The constructivism of psychology may be a collection of theories, but it is such an abstract category that it is one step away from entering the realm of philosophy. In fact, it is very easy for the way Constructivism points out that the value of the sense systems that we have created to generate knowledge to have value in itself goes beyond just being a purely scientific (and therefore useful) position. to achieve certain goals). to a philosophical and moral position without our realizing it. This can sometimes become a political discourse on how education should be based only on a certain scale of values ​​in which the idea that students should have a lot of freedom looms large.

A meta-psychology?

So if psychological constructivism is neither a philosophical position nor a psychological current and even less a school of psychology, what is it? One way to answer this question would be to conclude that constructivism is simply a type of grouping of theories which, by its magnitude, lies between philosophy and the mainstream of psychology.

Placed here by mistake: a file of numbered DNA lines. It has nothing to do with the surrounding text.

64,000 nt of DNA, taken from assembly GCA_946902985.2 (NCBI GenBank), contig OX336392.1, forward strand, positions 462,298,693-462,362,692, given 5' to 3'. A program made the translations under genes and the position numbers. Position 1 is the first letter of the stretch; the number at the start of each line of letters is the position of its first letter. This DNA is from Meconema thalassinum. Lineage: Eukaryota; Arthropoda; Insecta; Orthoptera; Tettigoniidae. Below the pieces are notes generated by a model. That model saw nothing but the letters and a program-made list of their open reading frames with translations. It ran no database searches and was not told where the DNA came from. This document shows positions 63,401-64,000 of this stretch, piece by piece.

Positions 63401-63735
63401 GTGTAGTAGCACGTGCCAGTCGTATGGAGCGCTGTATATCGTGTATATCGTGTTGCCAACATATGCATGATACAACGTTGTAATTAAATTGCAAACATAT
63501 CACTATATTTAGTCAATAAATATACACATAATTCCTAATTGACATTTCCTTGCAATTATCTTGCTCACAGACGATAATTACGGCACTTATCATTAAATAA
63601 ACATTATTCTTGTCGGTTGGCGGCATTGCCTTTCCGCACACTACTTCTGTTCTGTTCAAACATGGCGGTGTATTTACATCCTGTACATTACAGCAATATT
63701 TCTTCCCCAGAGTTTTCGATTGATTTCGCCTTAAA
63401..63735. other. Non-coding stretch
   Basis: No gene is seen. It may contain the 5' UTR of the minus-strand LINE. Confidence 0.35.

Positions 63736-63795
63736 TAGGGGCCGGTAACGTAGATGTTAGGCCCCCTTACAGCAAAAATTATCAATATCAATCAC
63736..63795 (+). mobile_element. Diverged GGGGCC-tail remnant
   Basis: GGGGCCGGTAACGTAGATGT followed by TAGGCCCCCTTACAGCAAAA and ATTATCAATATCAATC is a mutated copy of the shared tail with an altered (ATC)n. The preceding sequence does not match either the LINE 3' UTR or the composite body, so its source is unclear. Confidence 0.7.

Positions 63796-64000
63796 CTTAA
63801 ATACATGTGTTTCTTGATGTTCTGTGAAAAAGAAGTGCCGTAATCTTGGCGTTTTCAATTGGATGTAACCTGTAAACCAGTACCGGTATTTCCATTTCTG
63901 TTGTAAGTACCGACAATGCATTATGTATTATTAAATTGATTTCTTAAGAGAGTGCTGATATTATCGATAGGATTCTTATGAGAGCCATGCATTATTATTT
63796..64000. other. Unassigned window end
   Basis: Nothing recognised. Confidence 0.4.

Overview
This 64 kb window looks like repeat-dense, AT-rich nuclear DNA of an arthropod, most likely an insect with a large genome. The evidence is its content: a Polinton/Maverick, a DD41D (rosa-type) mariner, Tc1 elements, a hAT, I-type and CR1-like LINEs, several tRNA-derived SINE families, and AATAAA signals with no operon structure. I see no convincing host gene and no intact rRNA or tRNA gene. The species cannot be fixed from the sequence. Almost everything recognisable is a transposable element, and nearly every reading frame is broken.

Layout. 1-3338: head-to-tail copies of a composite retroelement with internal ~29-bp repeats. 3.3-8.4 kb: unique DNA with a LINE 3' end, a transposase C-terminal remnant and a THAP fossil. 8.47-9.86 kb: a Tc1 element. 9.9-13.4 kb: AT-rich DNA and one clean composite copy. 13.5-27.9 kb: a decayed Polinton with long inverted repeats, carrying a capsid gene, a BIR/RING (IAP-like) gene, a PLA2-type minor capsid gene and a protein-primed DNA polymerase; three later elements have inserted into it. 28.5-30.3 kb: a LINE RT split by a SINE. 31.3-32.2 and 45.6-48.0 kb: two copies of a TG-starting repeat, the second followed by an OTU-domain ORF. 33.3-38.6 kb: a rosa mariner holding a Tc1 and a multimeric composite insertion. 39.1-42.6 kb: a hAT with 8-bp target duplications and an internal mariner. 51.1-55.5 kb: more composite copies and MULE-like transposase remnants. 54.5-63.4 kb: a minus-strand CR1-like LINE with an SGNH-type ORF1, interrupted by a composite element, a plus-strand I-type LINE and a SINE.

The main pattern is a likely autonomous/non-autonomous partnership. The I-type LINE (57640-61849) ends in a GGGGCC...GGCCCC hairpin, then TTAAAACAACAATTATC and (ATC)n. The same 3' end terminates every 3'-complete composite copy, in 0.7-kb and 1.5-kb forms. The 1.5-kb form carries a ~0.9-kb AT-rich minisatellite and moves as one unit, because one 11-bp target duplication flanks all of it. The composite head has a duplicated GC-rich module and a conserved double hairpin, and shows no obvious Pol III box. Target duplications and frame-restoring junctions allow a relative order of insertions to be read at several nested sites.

Another way to look at it is to conclude that constructivism is a meta-psychology., What is often said also of psychoanalysis. In other words, it would be a kind of step back that many psychologists and researchers have taken to see their field of work from a certain distance and to, from this position, be able to make decisions on what to do and what to do. how to understand the ” individual, then back to work.

In any case, using one or the other word to denote the same, the important thing is that, in practice, constructivism has generated types of psychological and psychopedagogical interventions in which greater autonomy is given to students and patients, also valuing the personalized treatment necessary to understand the systems of meaning that each individual constructs. Of course, these contributions are not without criticisms, but it is clear that they have left a significant imprint in the educational contexts of the last decades.

Bibliographical references:

  • Carretero, M. (1994) Constructivism and education. Buenos Aires. Here.
  • Norman, D. (1981) Perspectives on Cognitive Sciences. Barcelona. Paidós.
  • Piaget, J. (1985) Treatise on logic and scientific knowledge: Nature and
    epistemological methods. Flight. 1. Tr. M. Prelooker. Mexico. Paidós.
  • Vygotsky, LS (1977) Thought and language. Buenos Aires: the Pleiades.